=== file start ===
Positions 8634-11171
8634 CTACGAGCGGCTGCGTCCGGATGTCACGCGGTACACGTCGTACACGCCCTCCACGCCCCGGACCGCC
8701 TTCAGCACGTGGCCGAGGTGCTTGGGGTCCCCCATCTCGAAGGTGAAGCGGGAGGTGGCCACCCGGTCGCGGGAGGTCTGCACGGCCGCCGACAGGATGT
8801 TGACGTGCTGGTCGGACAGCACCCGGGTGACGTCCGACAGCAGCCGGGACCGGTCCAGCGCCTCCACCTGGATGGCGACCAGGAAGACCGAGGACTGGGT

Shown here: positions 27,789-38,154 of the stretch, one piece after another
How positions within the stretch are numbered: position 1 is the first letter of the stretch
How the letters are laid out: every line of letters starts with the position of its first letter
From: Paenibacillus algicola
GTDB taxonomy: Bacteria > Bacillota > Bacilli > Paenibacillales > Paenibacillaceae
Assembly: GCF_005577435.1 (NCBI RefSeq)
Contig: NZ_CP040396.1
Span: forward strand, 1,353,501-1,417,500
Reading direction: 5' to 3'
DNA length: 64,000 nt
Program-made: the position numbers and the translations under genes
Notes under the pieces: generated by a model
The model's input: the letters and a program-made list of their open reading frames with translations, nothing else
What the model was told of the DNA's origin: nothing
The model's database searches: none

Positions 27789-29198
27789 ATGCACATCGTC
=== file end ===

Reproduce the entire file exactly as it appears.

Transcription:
Positions 8634-11171
8634 CTACGAGCGGCTGCGTCCGGATGTCACGCGGTACACGTCGTACACGCCCTCCACGCCCCGGACCGCC
8701 TTCAGCACGTGGCCGAGGTGCTTGGGGTCCCCCATCTCGAAGGTGAAGCGGGAGGTGGCCACCCGGTCGCGGGAGGTCTGCACGGCCGCCGACAGGATGT
8801 TGACGTGCTGGTCGGACAGCACCCGGGTGACGTCCGACAGCAGCCGGGACCGGTCCAGCGCCTCCACCTGGATGGCGACCAGGAAGACCGAGGACTGGGT

Shown here: positions 27,789-38,154 of the stretch, one piece after another
How positions within the stretch are numbered: position 1 is the first letter of the stretch
How the letters are laid out: every line of letters starts with the position of its first letter
From: Paenibacillus algicola
GTDB taxonomy: Bacteria > Bacillota > Bacilli > Paenibacillales > Paenibacillaceae
Assembly: GCF_005577435.1 (NCBI RefSeq)
Contig: NZ_CP040396.1
Span: forward strand, 1,353,501-1,417,500
Reading direction: 5' to 3'
DNA length: 64,000 nt
Program-made: the position numbers and the translations under genes
Notes under the pieces: generated by a model
The model's input: the letters and a program-made list of their open reading frames with translations, nothing else
What the model was told of the DNA's origin: nothing
The model's database searches: none

Positions 27789-29198
27789 ATGCACATCGTC